From the Mailbag:
Thanks for writing this excellent blog. I am one of the fortunate few sitting with 80% of my IRA in cash over the past 9 months or so. My wife and I are house hunting and since we want nothing to do with the stock market or mutual funds right now, we were wondering if we could just use the cash in our IRA accounts toward the purchase of a new home (we’re renting now).
Elliot in NYC
Hi Elliot, lucky you to be in cash and thanks for reading The Reformed Broker. Although I don’t give tax advice as a rule and I certainly don’t want to go all Suze Orman on this site, your question brings up an important point about IRA accounts and I think I can help you…
The answer to your question is, yes, you may take out money from your IRA to buy a house under certain conditions, but you probably shouldn’t…let me explain. For the purpose of this post, I am going to assume that both you and your wife have Traditional IRA’s as opposed to Roth IRA’s, which could make things more complicated.
The tax penalty for early withdrawal from an IRA (meaning taking money out before you turn 59 1/2 years old) is 10% of the withdrawal amount you take. You should avoid this penalty like the plague.
There are, however, several exceptions and exemptions to the early withdrawal tax.
These include college tuition costs for you or a dependent, the occurrence of an accident that causes a major disability, medical bills that exceed 7.5% of your adjusted gross income, or a court order stemming from divorce or bankruptcy mandating that payments be made which you are otherwise unable to (you can withdraw cash tax-free to pay off an IRS settlement or alimony and child support).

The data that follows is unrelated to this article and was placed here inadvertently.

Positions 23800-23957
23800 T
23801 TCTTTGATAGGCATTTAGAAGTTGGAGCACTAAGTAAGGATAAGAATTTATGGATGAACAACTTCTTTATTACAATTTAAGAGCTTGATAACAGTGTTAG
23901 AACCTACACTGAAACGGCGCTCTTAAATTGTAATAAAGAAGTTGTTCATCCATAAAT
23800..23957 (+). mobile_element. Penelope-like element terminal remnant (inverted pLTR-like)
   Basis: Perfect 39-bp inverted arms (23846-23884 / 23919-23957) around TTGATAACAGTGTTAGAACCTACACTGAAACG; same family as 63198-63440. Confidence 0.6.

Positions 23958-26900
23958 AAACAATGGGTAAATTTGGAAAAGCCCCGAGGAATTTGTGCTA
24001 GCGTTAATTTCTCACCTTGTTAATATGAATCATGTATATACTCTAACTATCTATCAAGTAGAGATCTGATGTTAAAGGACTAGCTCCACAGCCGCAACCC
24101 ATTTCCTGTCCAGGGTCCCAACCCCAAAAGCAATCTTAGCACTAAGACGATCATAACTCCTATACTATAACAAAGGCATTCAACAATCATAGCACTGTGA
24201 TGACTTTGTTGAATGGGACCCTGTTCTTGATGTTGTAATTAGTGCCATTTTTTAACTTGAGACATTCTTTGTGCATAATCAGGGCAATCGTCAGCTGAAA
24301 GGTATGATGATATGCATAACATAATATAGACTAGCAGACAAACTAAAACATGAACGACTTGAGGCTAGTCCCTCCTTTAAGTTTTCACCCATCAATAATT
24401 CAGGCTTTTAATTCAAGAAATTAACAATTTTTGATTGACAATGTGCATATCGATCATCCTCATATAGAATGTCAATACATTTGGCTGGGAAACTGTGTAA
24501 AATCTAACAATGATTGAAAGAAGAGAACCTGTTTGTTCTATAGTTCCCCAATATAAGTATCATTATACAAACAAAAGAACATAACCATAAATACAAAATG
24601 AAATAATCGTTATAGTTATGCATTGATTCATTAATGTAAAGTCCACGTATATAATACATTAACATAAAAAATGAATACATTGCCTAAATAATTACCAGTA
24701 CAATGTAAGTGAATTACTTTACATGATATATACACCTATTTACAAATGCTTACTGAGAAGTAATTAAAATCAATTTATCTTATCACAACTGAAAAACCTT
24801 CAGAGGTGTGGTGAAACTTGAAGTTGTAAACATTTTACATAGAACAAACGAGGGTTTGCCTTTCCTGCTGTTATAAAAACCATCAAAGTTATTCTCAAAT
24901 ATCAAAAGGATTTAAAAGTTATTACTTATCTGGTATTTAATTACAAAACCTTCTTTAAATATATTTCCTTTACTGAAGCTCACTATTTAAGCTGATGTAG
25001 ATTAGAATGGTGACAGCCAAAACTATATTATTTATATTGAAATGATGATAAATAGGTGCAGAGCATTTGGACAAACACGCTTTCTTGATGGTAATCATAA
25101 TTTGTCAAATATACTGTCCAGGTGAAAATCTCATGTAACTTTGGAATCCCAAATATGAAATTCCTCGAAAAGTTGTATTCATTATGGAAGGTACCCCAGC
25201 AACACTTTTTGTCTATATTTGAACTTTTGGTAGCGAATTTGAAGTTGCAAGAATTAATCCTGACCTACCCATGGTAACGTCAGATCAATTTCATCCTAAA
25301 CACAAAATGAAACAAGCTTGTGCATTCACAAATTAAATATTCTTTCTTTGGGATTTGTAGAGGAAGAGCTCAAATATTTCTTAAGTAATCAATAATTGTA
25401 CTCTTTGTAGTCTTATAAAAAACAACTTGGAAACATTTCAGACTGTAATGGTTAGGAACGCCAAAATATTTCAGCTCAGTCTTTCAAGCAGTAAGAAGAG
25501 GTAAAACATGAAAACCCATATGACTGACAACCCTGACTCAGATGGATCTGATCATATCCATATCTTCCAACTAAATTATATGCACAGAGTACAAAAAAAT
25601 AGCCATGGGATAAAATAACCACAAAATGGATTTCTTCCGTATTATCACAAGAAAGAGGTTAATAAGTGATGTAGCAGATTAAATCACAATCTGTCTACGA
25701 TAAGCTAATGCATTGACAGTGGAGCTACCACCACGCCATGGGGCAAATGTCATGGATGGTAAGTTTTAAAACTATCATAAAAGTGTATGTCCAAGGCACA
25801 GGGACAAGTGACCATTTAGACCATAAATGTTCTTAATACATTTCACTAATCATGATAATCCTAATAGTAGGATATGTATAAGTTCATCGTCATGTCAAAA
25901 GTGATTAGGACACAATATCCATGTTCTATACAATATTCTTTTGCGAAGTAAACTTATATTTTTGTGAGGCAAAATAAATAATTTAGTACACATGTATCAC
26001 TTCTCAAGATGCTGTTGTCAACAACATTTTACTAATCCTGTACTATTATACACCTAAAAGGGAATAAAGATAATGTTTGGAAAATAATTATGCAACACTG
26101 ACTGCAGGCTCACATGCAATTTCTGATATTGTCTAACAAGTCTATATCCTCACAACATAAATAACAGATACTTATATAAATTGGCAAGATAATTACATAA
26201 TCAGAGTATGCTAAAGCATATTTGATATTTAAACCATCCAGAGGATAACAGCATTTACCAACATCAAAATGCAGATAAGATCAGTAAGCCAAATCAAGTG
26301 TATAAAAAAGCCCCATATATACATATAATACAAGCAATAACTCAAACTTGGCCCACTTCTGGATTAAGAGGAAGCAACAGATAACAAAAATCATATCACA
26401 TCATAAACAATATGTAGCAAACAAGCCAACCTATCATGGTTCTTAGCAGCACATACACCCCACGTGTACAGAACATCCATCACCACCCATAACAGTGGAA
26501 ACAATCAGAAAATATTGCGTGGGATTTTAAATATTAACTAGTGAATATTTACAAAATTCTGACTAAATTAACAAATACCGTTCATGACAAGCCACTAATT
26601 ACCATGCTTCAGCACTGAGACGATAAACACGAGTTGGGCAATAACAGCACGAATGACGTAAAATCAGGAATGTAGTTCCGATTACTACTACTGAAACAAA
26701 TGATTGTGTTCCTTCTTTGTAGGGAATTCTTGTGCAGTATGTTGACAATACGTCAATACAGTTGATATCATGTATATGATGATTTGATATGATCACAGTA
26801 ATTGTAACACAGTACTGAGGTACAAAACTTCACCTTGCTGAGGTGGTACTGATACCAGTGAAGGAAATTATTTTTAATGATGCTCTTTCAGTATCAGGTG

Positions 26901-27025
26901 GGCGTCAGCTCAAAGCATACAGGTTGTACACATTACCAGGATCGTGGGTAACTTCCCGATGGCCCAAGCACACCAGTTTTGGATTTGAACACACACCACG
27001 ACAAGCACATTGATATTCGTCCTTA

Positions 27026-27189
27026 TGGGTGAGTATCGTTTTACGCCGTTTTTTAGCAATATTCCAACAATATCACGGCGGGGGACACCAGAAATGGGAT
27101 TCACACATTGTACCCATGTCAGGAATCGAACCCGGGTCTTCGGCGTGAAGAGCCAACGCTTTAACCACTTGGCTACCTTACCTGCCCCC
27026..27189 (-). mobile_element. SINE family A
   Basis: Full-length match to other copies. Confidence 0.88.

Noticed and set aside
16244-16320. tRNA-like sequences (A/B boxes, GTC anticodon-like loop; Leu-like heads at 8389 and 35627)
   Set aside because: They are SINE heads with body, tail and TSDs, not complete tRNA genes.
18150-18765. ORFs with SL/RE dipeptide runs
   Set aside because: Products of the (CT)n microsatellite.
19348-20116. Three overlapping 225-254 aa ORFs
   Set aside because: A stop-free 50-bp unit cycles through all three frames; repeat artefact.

One other exception to the penalty is for when you are buying a home (having not owned one for at least two years prior) and you have never used IRA money for this purpose before. The exemption is basically meant for first-time home buyers and under it, you may use up to $10,000 of the money you have in your IRA. You can only do this once in your lifetime.
I don’t love the idea because even without the 10% early withdrawal penalty, you are still going to pay income taxes, just like you would at 70 1/2 when you start receiving your required minimum distribution, but your bracket now is way higher than it will be in retirement. Let’s assume that at a minimum, you’re in the 28% federal tax bracket. Compound this with the fact that you’re a New Yorker, so you’ve also got state and local taxes that are obscene. When all is said and done, the $10,000 coming out of your IRA becomes more like $6,000 before you know it, and how much help is 6 grand when buying a house these days.
My feeling is that it’s not worth the paperwork to withdraw that amount if you can help it. You’re probably better off letting it grow or throw off tax-deferred income for another few decades. Besides, heaven forbid you actually have a hardship where you really need that money! Keeping it in your IRA will give you a bit more peace of mind.
Good luck with the purchase of your new home. For more detailed advice on the tax ramifications of early withdrawal exceptions, talk to a qualified accountant.
Joshua Morgan Brown
VP Investments/ Branch Manager NYC
Westrock Advisors, Inc.
Author’s Note: Should you wish to discuss opening a new IRA account or rolling over an existing one, call me at 1 800 325 6195 for a confidential consultation or send an email to firstname.lastname@example.org.